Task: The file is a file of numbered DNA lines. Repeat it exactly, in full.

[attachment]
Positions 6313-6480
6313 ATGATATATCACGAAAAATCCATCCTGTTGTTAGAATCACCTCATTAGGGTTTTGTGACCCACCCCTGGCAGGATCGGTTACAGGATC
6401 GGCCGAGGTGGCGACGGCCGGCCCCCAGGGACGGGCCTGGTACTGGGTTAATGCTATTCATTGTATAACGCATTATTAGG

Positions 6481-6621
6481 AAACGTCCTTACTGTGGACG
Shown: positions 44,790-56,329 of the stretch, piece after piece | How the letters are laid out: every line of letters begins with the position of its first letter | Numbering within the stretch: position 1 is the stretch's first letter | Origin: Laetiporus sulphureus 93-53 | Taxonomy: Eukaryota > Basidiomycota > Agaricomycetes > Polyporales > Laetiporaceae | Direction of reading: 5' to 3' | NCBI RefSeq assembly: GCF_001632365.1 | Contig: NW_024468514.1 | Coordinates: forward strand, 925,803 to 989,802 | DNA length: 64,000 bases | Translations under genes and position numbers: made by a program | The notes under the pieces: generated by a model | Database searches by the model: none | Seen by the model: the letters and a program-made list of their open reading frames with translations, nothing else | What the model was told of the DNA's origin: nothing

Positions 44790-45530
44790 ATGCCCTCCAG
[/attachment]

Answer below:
Positions 6313-6480
6313 ATGATATATCACGAAAAATCCATCCTGTTGTTAGAATCACCTCATTAGGGTTTTGTGACCCACCCCTGGCAGGATCGGTTACAGGATC
6401 GGCCGAGGTGGCGACGGCCGGCCCCCAGGGACGGGCCTGGTACTGGGTTAATGCTATTCATTGTATAACGCATTATTAGG

Positions 6481-6621
6481 AAACGTCCTTACTGTGGACG
Shown: positions 44,790-56,329 of the stretch, piece after piece | How the letters are laid out: every line of letters begins with the position of its first letter | Numbering within the stretch: position 1 is the stretch's first letter | Origin: Laetiporus sulphureus 93-53 | Taxonomy: Eukaryota > Basidiomycota > Agaricomycetes > Polyporales > Laetiporaceae | Direction of reading: 5' to 3' | NCBI RefSeq assembly: GCF_001632365.1 | Contig: NW_024468514.1 | Coordinates: forward strand, 925,803 to 989,802 | DNA length: 64,000 bases | Translations under genes and position numbers: made by a program | The notes under the pieces: generated by a model | Database searches by the model: none | Seen by the model: the letters and a program-made list of their open reading frames with translations, nothing else | What the model was told of the DNA's origin: nothing

Positions 44790-45530
44790 ATGCCCTCCAG